Democratic strategist Lynda Tran said data analytics will against shape the race in 2016, and that the Clinton campaign will be at its forefront.
She said improvements the Clinton team is building to its system include the use of better SMS-based tools like Hustle, which lets staffers manage a large volume of personalized text message conversations with supporters and was effectively deployed by organizers for Sen. Bernie SandersBernie SandersClinton building tech edge on Trump Did Bill Maher lie to Assange, viewers about million Clinton donation? Warren: Email hack ‘embarrassment’ for Democrats, nation MORE‘ (I-Vt.) primary campaign against Clinton.
The Clinton campaign is using data mining efforts not only to seek out Democratic voters, but to go after Republicans.
Several high-profile Republicans have already defected to Clinton, and her campaign and its Democratic allies believe they can win more centrist Republicans to their sides — if they can locate them and then communicate.
“When you have strong Republicans like Hank Paulson and Meg Whitman not only declaring their opposition to the Republican nominee but making clear they consider him to be dangerous for America and committing to vote for Hillary Clinton, it certainly suggests that other Republican voters could be similarly inclined — and similarly convinced,” said Tran, referring to the former Treasury secretary under President George W. Bush and the top GOP fundraiser.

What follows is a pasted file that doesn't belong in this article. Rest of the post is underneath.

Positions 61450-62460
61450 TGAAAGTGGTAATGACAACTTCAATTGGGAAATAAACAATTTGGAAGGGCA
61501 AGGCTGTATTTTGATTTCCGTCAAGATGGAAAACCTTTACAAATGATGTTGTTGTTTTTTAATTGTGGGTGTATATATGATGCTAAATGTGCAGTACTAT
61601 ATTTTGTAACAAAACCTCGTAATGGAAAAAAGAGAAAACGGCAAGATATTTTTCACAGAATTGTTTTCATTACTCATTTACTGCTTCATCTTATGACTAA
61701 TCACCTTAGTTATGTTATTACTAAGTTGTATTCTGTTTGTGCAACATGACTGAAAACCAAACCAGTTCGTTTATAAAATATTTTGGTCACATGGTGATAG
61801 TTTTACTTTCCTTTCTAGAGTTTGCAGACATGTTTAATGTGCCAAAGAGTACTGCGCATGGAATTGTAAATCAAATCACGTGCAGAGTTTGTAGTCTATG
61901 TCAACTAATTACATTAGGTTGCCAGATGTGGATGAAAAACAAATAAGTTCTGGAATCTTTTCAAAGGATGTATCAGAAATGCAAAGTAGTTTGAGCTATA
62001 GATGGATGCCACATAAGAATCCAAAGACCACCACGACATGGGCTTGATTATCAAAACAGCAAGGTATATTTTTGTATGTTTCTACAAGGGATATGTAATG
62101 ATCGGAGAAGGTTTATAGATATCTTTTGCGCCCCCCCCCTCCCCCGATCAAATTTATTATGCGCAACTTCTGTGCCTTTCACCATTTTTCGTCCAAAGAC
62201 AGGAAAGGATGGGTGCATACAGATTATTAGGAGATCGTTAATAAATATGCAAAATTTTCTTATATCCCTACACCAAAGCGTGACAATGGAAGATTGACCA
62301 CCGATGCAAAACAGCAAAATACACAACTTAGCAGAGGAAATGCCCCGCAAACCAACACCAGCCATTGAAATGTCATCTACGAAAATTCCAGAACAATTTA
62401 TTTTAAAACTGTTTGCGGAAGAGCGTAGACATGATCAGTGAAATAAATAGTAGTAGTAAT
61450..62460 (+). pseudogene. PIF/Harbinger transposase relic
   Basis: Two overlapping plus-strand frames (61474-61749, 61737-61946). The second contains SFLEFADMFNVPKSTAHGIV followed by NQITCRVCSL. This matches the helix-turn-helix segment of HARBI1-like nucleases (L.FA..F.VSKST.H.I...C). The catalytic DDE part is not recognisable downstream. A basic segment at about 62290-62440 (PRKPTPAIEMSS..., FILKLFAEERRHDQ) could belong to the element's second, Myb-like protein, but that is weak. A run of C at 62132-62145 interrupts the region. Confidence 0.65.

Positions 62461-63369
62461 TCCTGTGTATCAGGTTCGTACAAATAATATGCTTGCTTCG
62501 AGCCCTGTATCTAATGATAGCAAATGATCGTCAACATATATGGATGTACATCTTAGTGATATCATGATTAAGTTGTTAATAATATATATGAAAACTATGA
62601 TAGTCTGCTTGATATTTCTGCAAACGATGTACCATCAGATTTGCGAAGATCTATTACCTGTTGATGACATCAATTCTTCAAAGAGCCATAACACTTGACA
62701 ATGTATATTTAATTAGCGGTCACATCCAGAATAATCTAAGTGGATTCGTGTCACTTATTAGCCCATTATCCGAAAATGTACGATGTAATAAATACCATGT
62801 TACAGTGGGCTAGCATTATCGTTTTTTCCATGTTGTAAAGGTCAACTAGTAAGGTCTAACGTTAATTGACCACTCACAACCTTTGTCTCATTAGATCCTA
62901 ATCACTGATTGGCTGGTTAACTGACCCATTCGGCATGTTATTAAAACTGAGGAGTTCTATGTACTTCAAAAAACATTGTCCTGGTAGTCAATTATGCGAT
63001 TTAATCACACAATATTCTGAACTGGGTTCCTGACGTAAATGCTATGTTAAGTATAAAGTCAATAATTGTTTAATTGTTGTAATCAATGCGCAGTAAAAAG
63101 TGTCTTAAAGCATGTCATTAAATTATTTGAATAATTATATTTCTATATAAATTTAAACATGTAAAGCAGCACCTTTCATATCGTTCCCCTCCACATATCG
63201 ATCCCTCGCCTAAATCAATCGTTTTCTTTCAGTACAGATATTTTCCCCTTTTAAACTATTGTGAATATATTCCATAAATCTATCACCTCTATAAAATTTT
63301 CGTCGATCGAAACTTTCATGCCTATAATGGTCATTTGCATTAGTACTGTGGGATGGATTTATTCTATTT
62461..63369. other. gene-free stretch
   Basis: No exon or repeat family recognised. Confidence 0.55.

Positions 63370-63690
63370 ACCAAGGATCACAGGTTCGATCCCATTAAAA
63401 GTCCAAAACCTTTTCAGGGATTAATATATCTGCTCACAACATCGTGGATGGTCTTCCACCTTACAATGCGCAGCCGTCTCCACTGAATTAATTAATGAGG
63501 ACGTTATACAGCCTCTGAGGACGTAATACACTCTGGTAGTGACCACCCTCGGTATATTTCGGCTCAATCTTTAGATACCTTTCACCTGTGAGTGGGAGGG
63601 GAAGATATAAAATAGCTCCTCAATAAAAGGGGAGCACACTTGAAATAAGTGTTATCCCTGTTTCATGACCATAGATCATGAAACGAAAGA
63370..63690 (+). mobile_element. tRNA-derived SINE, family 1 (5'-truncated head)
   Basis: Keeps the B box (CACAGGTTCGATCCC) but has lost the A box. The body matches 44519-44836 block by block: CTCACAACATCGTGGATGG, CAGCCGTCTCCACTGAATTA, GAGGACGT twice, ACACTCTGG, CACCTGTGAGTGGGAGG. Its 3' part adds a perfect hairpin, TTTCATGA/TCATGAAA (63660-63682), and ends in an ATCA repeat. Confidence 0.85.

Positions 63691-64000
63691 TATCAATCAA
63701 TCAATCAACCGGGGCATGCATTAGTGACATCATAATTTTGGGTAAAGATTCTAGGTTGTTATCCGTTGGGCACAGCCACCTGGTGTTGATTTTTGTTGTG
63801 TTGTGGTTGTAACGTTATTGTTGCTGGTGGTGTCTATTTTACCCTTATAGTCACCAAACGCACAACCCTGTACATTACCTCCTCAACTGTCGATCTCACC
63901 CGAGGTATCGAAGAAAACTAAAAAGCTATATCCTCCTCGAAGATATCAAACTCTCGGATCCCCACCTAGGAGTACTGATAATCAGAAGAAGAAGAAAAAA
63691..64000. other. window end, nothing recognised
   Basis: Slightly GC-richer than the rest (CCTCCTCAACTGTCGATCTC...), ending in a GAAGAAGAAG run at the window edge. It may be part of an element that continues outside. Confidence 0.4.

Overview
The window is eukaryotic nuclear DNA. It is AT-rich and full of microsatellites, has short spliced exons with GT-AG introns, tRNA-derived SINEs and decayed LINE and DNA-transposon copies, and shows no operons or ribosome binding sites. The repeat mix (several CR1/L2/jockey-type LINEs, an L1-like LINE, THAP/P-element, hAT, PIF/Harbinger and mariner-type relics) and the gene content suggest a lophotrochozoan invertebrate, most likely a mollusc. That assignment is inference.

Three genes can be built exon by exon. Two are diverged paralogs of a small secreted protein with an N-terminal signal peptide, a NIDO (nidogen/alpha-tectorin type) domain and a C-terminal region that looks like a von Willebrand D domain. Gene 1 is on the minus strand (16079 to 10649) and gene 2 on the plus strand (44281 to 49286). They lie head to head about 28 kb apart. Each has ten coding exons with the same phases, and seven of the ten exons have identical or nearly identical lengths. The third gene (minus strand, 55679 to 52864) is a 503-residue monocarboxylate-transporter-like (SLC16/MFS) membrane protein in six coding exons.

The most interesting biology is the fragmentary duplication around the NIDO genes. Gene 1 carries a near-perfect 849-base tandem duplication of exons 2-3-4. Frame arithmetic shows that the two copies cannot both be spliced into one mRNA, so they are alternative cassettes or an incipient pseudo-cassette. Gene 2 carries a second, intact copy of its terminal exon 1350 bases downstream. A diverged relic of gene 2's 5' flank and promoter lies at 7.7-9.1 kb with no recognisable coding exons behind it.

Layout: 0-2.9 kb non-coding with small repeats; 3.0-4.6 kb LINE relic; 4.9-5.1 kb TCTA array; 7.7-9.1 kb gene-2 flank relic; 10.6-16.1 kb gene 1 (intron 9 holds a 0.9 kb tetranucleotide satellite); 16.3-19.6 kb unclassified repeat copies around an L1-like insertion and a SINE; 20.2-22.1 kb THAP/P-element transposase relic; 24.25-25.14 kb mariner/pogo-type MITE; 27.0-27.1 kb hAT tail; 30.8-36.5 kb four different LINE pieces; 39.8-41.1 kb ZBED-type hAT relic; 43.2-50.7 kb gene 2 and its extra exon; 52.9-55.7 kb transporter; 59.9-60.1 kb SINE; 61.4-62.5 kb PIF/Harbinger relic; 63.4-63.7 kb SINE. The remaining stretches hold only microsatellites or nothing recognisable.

“And given how high Donald Trump’s unfavorables are with women voters, both Republican and Democrat, there is clearly an opportunity to make gains among those voters as well,” she said.
Sasha Issenberg, the author of the book “The Victory Lab: The Secret Science of Winning Campaigns,” which details how analytics have changed the way political campaigns are run, said you can gleam what the Clinton tech side is up to based on their advertisements.
On Friday, the campaign began airing an add filled with Republican voices criticizing Trump. It is clearly aimed at convincing GOP voters to break ranks and vote for Clinton.
“I find it hard to believe they would be orienting so much of their public communication towards the types of themes that should resonate with moderate Republicans and right-leaning independents if analytics weren’t showing a significant slice of the electorate there that was persuadable,” Issenberg said.
After losing to Obama in 2012, officials at the Republican National Committee say they set up a similar in-house data apparatus with the intention of having it be used by their nominee.
That effort could buttress what Team Trump is doing.
“No other campaign committee or organization has been doing this prior to the campaign,” one RNC official said, adding that they’ve been working on it 1,000 days before the campaign actually started.
But even Republicans familiar with analytics and data mining acknowledge that Team Clinton, with its foundation starting from the Obama era, may have the edge here.
“They’ve been building this operation for over a year all throughout the primaries and presumably what that’s been able to do is attract top talent from Silicon Valley and other places,” said Patrick Ruffini, the former RNC digital director and co-founder of a GOP analytics firm Echelon Insights.